low water pressure faucet

7 Reasons To Call A Plumber

Originally contributed by • last updated 4/5/2021

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There’s a certain amount of DIY plumbing that goes along with owning or renting a home. However, there are some problems you don’t want to take on by yourself.

If there’s sewage involved or a long-term issue you can’t solve, you’ll save yourself time and frustration if you call a plumber.

01/7

You Need A Plumber When NO Water Gets To Your House

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We’re not talking about low water pressure — though we’ll address that later. We’re talking about no water at all, anywhere in the house. Not a drip.

Before declaring a whole house problem, check every faucet inside and out to make sure you’re not getting water somewhere. Test the hot and cold water, too. If the hot water isn’t working but the cold is, suspect the water heater.

However, after you’ve tested everything and there’s still no water, definitely call a plumber. There’s a good chance you have a serious problem, such as a burst pipe or significant leak between the house and the water meter.

The water meter itself may even be the source of the leak. Either way, you’ll need a pro.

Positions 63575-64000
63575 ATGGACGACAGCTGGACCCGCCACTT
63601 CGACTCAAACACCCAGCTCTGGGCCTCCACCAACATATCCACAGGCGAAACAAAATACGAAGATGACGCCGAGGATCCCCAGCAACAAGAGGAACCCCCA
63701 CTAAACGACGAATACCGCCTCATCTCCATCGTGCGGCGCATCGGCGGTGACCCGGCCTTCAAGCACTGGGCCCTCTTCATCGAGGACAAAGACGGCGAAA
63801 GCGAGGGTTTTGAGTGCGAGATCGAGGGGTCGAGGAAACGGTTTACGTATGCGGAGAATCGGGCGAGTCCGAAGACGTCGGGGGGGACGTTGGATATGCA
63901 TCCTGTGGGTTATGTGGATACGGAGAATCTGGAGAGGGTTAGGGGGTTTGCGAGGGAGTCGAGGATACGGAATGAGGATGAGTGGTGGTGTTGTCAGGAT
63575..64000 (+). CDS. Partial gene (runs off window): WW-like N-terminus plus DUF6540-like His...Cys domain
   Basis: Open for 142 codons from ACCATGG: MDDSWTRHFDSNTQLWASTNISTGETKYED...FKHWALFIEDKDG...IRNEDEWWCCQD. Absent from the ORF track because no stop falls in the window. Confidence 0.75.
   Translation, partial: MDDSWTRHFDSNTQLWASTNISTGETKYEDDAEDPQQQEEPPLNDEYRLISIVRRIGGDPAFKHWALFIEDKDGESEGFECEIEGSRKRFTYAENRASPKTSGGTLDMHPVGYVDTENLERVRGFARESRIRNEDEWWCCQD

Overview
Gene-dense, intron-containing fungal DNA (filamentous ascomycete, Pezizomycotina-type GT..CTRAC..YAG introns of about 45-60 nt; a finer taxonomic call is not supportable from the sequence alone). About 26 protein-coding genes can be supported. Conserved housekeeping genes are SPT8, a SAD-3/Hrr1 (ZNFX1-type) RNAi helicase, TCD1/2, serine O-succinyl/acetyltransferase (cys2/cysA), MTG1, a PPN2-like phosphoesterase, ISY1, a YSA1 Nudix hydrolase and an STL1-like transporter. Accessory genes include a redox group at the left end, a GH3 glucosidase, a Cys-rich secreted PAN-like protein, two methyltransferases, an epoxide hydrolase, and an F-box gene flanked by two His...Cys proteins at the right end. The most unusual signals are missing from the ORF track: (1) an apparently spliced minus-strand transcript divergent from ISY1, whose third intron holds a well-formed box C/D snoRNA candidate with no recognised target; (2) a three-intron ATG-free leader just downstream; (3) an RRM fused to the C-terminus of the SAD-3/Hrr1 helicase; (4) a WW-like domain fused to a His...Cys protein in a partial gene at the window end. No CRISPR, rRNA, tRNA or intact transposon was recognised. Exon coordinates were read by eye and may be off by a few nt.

02/7

Call A Plumber When The Sewer Line Leaks

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Sometimes a sewer line leak is clear (brown floaties coming up the drain are pretty obvious), but other times, the problem is more subtle. A blocked or leaking sewer line isn’t always as obvious as it might sound.

Instead of sewage making its way into the house, you might notice soft, mushy spots or stinky puddles in the yard. Other signs of a sewer line issue can show up in your toilet, tub, or sinks.

For example, the toilet or tub might fill when you run the sink, or showers and bathtubs may fill with wastewater without warning.

Sewer and septic problems aren’t something you can ignore. Everything from the dishwasher and washing machine to the toilet and bathtub drain through this line. You might have the DIY plumbing know how to address a minor issue like snaking a drain. But sewer line problems can completely stop all activity in the house until they’re fixed.

Professional plumbers can do video inspections and use motorized equipment you generally won’t have access to. If you’ve got a burst or leaking pipe, it may require excavating the yard to get to the break. Call a plumber to get things moving again.

03/7

When Your DIY Plumbing Doesn’t Fix Low Water Pressure

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There are plenty of DIY plumbing projects that aren’t complicated or expensive to take care of yourself. For example, if one faucet in your house loses water pressure, it could be a clogged aerator.

In that case, unscrew the aerator, clean out any debris or sediment with vinegar or muscle power, and put it back on.

However, if the problem extends to several areas or throughout the whole house, you could have a bigger issue on your hands.